Mot-clé - openweb

Fil des billets - Fil des commentaires

mardi 27 septembre 2011

En vrac

Partager

mercredi 15 juin 2011

Adobe Ditches AIR for Linux

Reminder: as usual, I'm not speaking on behalf of Mozilla here, just expressing my own views.

So it looks like Adobe will no longer be releasing (...) versions of Adobe AIR and the AIR SDK for desktop Linux..

A few questions and remarks come to my mind, which I'd like to share:

  1. Is this going to hurt Linux?
  2. Is this a good thing for Adobe?
  3. Is there a lesson here?

So Is this going to hurt Linux? Well, maybe, but not much. The application ecosystem on Linux is pretty strong, and as Adobe says, "since the release of AIR, we’ve seen only a 0.5% download share for desktop Linux", which tends to show that Linux users are not much interested in AIR at all.

Is this a good thing for Adobe? On one hand, it will enable them to invest more in the Android version of AIR, which is an important market, with enormous potential, Android being a platform that needs more love from Adobe if they want to be able to compete. But on the other hand, this is pretty bad for their cross-platform story. People who have chosen AIR because it enabled them to "write once run anywhere" - recycling the old Java promise - rightfully feel betrayed. AIR is a decent platform, but what made it stand out was the promise of running on all three desktop platforms. And this is now gone.

Is there a lesson here? I guess so. In short: never trust of a proprietary vendor when it comes to running cross-platform, especially when you have a truly open alternative. In this case, the Web. What makes the Web beautiful is the fact that no one owns it. You don't have to make a deal with the VP of Business Development of the Web in order to deploy a large application. You can pick a (modern) browser and switch away from it later on if the vendor you've chosen is taking a path that you don't like. Just make sure it's following Web standards and is Open Source and open to external contributions, so that you can offer patches if needed. Make sure it's extensible, so you can customize it for your needs. You'll see, the Open Web as a platform is making progress daily. It's amazing, really.

You'll have no fees to pay, no contracts to negotiate, just freedom to use and innovate. I know it's a little unsettling at first, but over time it's liberating. So liberating that - once accustomed to freedom - you won't want to go back.

Sunset in Normandy

Free as a bird flying into the sunset in Normandy

Partager

samedi 29 mai 2010

En vrac

Notes

[1] c'était à l'époque l'équipe qui poussait le plus les standards à l'intérieur de Microsoft.

[2] WordPress.com est 12eme, et c'est super !

Partager

vendredi 26 mars 2010

IE is being mean to developers, the song

Scott Ward, Ruby developer over at With.us has posted a couple of months ago a pretty cool song on YouTube: IE is Being Mean to Me. I am sure that most Web developers will concur with Scott's song.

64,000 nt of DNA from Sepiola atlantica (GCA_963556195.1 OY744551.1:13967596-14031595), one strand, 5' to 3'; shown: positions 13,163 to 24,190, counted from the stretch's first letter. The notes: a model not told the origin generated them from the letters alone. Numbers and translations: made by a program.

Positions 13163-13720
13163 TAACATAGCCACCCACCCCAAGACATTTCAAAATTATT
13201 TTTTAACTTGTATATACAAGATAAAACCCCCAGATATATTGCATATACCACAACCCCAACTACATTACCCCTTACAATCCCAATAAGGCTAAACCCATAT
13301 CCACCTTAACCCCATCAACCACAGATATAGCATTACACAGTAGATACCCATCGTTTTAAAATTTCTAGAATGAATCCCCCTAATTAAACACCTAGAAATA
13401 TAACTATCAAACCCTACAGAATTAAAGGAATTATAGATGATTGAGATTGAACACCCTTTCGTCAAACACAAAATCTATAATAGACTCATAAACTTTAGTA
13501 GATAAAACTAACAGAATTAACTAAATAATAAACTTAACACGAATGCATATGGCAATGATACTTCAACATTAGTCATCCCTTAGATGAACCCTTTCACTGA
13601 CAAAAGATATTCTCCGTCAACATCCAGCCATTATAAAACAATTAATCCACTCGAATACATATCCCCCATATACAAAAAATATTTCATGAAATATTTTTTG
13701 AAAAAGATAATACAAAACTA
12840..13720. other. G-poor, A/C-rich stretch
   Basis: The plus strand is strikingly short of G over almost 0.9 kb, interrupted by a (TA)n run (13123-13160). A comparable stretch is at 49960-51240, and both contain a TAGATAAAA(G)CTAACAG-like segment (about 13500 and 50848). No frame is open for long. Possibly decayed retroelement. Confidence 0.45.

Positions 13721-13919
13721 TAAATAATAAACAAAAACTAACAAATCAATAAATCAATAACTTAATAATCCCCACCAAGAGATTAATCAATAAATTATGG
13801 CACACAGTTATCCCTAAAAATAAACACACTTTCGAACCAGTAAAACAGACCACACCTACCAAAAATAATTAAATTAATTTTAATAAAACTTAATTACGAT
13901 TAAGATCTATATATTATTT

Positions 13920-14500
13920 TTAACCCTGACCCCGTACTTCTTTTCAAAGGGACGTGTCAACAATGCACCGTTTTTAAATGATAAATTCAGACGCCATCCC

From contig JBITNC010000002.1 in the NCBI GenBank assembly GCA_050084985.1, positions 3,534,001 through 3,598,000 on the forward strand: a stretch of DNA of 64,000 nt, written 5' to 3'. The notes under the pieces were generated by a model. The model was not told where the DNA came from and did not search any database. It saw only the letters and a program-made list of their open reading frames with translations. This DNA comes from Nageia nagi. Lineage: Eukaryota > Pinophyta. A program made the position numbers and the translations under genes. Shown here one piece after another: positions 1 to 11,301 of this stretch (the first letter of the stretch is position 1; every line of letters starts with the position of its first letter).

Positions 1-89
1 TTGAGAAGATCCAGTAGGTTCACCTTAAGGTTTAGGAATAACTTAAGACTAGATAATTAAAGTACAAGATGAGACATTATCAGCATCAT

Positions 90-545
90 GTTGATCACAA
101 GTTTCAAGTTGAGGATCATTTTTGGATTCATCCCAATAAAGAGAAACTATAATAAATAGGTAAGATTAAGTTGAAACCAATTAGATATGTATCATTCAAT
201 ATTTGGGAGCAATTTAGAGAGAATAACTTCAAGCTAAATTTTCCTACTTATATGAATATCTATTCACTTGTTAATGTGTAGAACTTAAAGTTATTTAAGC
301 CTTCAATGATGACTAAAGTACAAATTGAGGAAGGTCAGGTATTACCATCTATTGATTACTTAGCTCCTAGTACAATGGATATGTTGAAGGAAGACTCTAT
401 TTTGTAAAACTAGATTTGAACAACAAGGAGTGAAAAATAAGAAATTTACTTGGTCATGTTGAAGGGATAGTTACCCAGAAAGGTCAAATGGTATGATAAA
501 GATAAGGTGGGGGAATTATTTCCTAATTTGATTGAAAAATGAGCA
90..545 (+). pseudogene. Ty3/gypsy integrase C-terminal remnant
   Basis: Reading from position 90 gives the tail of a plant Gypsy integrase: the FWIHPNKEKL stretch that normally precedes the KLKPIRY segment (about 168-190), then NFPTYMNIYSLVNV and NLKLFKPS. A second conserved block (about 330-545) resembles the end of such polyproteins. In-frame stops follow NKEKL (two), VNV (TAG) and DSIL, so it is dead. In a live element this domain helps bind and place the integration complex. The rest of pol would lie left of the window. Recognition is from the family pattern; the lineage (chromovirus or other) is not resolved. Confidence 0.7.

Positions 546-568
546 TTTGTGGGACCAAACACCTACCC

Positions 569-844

Here is an excerpt of the lyrics:

I wrote the last line of JavaScript at 4:45
I wanted to see if my widget was ready to go live
I tested in Firefox, Safari, and Chrome
I even tried Opera, but then I… should've gone home
Cause IE is being mean to me… again!
IE is being mean to me… again.
(…)

IE is being mean to me, again
I tried JQuery, Moo Tools and Prototype
But IE still won't display my widget right
And have you experienced the horror
Of debugging in Internet Explorer
If you're an IE user and have no idea of what I just said
Would you please consider using Firefox instead
I'd like to say that I simply do not care,
But how can I ignore so much market share?
I have a reoccurring dream about compliance
But it always ends in Microsoft's defiance
And that's why IE is being mean to me… again!
If you're an IE user and have no idea of what I just said
Would you please consider using Firefox instead
Do it for Open Source, it's free as in speech
Do it for developers everywhere, but most of all…
Just do it for me!

Partager

mardi 29 décembre 2009

Citation du jour : Michel Elie

Conclusion de Internet, retour sur les origines et la 'philosophie' du Web par Michel Elie, qui fut le seul européen assistant aux premiers pas d'Arpanet, l'ancêtre d'Internet :

(…) l'usager doit pouvoir conserver un droit de regard sur le Net et ses évolutions, dont il est codétenteur. Au moment où l'Internet devient un pilier incontournable de l'organisation de notre société, où le développement d'une culture démocratique sur le Net pourrait être menacé, et où leur accessibilité pourrait être le prétexte pour des entreprises à but lucratif de s'approprier des composants de ce qui jusqu'à maintenant était considéré comme des biens communs, la Toile doit être reconnue comme un bien public, et la liberté d'y accéder comme un droit fondamental.

…À rapprocher du Mozilla Manifesto, dont voici 2 des 10 principes :

  1. Internet fait partie intégrante de la vie moderne — il s'agit d'un composant clé dans l'éducation, la communication, la collaboration, les affaires, le divertissement et la société en général.
  2. Internet est une ressource publique mondiale qui doit demeurer ouverte et accessible.

Partager

- page 1 de 3